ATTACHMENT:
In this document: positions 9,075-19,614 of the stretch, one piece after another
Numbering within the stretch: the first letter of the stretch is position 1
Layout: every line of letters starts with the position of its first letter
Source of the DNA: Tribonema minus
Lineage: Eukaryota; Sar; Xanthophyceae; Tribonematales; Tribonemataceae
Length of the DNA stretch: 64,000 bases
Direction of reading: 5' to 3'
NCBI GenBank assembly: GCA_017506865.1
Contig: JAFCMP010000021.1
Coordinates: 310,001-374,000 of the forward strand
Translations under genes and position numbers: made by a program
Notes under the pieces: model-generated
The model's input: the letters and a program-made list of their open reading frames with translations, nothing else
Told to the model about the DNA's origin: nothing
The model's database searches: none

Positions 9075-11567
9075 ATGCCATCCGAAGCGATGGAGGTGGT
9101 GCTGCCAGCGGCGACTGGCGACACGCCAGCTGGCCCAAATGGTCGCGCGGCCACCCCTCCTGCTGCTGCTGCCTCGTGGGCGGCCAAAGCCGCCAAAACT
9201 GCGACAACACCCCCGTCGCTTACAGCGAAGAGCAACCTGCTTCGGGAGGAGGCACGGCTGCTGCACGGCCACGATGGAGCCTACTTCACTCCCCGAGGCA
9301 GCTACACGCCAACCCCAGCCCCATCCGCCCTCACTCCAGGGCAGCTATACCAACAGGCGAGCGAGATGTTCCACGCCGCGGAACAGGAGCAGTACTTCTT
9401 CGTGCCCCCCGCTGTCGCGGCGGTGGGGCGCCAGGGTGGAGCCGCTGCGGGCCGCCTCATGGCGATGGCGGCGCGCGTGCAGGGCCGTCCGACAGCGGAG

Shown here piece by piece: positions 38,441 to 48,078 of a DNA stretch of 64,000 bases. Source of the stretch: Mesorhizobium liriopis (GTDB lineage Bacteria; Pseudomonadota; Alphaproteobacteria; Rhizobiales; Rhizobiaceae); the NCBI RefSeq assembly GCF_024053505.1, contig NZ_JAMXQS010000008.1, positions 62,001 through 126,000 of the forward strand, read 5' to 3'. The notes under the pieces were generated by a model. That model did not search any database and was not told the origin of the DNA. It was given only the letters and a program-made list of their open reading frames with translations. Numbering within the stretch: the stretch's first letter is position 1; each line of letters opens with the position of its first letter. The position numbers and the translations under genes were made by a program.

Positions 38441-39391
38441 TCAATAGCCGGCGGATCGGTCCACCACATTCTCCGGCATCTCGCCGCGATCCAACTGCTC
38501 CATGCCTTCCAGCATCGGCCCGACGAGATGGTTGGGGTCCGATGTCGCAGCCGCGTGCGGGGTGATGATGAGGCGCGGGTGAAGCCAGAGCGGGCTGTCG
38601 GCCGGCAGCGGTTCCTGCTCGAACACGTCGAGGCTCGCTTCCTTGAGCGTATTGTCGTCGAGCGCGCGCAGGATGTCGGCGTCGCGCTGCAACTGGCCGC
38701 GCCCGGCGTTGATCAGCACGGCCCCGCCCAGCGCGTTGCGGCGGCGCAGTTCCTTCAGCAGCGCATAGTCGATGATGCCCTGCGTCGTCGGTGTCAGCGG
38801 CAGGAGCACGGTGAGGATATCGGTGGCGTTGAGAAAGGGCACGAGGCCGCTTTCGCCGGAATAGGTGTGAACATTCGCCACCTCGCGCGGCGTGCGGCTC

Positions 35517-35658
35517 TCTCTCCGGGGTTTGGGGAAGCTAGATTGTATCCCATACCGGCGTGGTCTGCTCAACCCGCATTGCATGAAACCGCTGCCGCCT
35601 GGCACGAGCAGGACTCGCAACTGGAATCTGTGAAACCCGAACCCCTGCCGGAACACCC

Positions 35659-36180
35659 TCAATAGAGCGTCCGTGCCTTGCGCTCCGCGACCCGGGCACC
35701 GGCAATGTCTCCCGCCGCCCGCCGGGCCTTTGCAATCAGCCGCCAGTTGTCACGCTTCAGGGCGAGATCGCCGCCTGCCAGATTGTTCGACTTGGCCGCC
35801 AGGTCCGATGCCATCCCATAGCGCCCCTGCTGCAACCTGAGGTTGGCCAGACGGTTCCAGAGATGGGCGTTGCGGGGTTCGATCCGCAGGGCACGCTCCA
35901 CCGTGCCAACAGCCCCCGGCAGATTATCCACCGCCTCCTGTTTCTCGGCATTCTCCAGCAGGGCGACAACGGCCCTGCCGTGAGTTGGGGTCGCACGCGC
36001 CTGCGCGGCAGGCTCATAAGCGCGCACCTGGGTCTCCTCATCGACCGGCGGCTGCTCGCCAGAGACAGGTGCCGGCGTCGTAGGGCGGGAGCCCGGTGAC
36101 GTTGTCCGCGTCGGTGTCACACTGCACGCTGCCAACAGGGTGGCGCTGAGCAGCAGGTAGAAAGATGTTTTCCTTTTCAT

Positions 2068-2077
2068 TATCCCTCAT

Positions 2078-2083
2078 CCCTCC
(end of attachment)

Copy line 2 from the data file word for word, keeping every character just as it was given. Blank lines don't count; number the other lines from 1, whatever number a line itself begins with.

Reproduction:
Numbering within the stretch: the first letter of the stretch is position 1